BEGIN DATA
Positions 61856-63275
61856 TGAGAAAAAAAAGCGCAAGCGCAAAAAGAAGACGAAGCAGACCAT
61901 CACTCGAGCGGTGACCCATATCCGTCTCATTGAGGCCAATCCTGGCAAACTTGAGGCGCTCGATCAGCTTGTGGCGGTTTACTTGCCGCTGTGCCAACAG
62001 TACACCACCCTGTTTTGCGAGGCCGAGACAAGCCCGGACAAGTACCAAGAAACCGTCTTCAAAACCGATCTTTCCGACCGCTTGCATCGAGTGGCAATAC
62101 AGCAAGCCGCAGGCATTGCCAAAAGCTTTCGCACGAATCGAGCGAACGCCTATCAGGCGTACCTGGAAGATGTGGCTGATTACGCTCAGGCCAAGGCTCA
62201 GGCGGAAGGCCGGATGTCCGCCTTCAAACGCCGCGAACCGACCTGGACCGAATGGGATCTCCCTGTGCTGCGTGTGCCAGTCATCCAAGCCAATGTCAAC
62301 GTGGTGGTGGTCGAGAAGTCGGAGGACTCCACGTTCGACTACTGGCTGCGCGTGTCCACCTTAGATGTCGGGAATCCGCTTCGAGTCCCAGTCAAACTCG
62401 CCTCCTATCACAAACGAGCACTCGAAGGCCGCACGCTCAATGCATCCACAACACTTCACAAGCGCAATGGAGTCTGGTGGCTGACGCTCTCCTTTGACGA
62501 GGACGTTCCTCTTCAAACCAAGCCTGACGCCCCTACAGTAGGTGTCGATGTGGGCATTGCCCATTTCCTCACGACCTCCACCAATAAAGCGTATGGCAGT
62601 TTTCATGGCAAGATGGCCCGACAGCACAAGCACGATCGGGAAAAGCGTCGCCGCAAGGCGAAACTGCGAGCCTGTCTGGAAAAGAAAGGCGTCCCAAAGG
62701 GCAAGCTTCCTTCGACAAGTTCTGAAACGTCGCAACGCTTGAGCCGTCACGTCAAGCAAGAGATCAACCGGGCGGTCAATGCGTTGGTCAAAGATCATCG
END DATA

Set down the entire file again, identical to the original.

Positions 61856-63275
61856 TGAGAAAAAAAAGCGCAAGCGCAAAAAGAAGACGAAGCAGACCAT
61901 CACTCGAGCGGTGACCCATATCCGTCTCATTGAGGCCAATCCTGGCAAACTTGAGGCGCTCGATCAGCTTGTGGCGGTTTACTTGCCGCTGTGCCAACAG
62001 TACACCACCCTGTTTTGCGAGGCCGAGACAAGCCCGGACAAGTACCAAGAAACCGTCTTCAAAACCGATCTTTCCGACCGCTTGCATCGAGTGGCAATAC
62101 AGCAAGCCGCAGGCATTGCCAAAAGCTTTCGCACGAATCGAGCGAACGCCTATCAGGCGTACCTGGAAGATGTGGCTGATTACGCTCAGGCCAAGGCTCA
62201 GGCGGAAGGCCGGATGTCCGCCTTCAAACGCCGCGAACCGACCTGGACCGAATGGGATCTCCCTGTGCTGCGTGTGCCAGTCATCCAAGCCAATGTCAAC
62301 GTGGTGGTGGTCGAGAAGTCGGAGGACTCCACGTTCGACTACTGGCTGCGCGTGTCCACCTTAGATGTCGGGAATCCGCTTCGAGTCCCAGTCAAACTCG
62401 CCTCCTATCACAAACGAGCACTCGAAGGCCGCACGCTCAATGCATCCACAACACTTCACAAGCGCAATGGAGTCTGGTGGCTGACGCTCTCCTTTGACGA
62501 GGACGTTCCTCTTCAAACCAAGCCTGACGCCCCTACAGTAGGTGTCGATGTGGGCATTGCCCATTTCCTCACGACCTCCACCAATAAAGCGTATGGCAGT
62601 TTTCATGGCAAGATGGCCCGACAGCACAAGCACGATCGGGAAAAGCGTCGCCGCAAGGCGAAACTGCGAGCCTGTCTGGAAAAGAAAGGCGTCCCAAAGG
62701 GCAAGCTTCCTTCGACAAGTTCTGAAACGTCGCAACGCTTGAGCCGTCACGTCAAGCAAGAGATCAACCGGGCGGTCAATGCGTTGGTCAAAGATCATCG